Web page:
A sole proprietor without employees who doesn’t file excise or pension plan tax returns does not need an EIN. This means that if your business is a one-owner LLC, you don’t employ anyone else, and you don’t file several different taxes, you can likely use your SSN as the business’s federal tax identification number. However, you can still get an EIN if you want.[14]

Step 6: File Form 2553 for S Corporation Election

The last step is for business owners to officially elect their business as an S corp. You can do this by filling out IRS Form 2553 (Election by a Small Business Corporation) online.

For your S corp status to take effect, make the election at any time during the tax year before the tax year you want it to apply for.[15] You must do this sooner than two months and 15 days after the tax year starts. For late elections, all shareholders must sign the form for it to be eligible, signifying they take full ownership for filing business taxes on their personal returns.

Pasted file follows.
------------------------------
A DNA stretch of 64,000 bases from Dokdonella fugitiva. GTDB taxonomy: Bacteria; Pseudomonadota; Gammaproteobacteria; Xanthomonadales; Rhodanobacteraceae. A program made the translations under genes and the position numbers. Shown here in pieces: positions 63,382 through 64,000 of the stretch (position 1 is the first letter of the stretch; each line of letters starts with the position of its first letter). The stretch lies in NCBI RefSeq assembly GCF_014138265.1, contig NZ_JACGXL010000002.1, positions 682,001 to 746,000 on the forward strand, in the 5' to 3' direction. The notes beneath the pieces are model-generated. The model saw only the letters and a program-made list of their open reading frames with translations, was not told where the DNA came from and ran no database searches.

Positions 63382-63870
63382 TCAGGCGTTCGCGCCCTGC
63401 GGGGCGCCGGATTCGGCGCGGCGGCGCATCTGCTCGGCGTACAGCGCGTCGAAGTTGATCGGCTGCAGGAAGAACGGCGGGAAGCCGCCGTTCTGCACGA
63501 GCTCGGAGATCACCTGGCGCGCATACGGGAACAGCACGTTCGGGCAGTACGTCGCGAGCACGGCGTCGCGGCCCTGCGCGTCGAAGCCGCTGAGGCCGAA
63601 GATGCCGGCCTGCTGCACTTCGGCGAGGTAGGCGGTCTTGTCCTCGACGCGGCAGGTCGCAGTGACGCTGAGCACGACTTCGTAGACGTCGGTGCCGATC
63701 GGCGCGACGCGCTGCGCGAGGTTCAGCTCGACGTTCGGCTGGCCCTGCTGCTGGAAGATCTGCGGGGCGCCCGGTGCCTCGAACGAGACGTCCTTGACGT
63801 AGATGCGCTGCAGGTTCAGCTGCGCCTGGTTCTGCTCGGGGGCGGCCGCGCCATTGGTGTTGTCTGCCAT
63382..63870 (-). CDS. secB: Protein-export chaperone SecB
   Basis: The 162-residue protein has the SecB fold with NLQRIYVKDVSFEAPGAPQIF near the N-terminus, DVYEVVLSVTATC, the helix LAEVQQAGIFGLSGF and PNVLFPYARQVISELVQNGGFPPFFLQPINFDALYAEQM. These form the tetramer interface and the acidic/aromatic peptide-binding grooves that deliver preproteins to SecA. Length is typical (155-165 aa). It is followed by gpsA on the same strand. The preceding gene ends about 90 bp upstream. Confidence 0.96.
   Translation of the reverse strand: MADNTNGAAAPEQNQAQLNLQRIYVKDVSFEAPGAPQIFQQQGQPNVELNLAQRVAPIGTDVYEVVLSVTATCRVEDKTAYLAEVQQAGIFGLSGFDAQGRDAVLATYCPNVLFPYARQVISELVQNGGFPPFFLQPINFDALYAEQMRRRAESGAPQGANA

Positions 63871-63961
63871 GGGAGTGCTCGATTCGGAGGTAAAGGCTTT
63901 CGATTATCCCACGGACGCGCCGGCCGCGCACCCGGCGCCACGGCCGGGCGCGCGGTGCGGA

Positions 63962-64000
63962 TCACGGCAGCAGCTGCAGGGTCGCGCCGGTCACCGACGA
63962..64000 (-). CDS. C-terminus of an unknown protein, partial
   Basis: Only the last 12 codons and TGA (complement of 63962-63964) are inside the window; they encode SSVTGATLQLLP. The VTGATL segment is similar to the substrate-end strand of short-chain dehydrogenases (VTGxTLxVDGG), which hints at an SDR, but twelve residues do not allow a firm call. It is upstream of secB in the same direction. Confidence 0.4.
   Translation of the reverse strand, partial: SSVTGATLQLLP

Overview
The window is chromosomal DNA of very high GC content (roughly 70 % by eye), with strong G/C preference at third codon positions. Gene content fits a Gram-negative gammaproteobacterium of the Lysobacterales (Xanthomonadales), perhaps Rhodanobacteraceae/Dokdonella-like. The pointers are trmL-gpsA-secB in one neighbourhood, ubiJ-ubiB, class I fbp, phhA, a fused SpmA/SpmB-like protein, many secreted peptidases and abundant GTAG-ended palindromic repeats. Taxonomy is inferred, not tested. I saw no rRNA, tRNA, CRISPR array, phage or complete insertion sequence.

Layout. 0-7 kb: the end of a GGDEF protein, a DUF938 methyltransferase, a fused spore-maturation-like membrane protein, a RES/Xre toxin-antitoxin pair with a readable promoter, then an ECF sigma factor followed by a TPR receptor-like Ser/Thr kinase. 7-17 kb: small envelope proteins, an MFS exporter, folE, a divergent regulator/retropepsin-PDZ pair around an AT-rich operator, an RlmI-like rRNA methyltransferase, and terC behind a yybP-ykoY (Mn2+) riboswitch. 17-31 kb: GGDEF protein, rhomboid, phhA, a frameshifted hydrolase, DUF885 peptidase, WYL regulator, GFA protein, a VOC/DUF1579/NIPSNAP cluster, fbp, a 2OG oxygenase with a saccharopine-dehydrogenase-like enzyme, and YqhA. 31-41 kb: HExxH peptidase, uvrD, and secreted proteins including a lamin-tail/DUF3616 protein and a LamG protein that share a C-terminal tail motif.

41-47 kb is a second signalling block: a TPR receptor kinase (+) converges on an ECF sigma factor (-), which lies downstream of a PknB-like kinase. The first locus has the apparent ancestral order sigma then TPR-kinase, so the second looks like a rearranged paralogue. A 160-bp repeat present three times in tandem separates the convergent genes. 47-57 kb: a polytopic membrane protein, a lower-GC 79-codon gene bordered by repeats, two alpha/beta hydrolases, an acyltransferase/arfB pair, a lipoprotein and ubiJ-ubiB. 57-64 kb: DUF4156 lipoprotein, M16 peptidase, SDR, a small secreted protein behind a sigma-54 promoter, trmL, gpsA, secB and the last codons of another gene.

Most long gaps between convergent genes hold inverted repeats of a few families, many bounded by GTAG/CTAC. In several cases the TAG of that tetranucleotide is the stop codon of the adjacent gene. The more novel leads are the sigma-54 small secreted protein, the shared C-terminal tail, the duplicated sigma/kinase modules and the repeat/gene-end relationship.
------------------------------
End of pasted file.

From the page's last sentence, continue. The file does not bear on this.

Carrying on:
You need to file your form within 75 days of forming the business. If you file past the deadline, you must file Form 8832 (Entity Classification Election) together with Form 2553. This allows the business entity to pay taxes as a corporation. For more information, contact the Department of the Treasury here.

Rhode Island S Corp vs. Rhode Island LLC

A frequent question from new business owners is whether they should form an S corp or an LLC. Remember that an S corp is a tax classification, while an LLC is a business structure. So you can have both.

Advantages of Starting an LLC in Rhode Island

LLCs offer personal liability protection and flexible taxation. If you’re a business owner looking to start an LLC, using Swyft Filings as an online filing service can help you save time, effort, and money. 

Disadvantages of Starting an LLC in Rhode Island

On the other hand, there are some downsides to forming an LLC. Because it’s a business structure, the IRS doesn’t recognize LLCs as a tax classification. When filing an LLC, the default taxation method is sole proprietorship for one owner or partnership for more than one. However, you can elect S corp status to gain the benefits of pass-through taxation.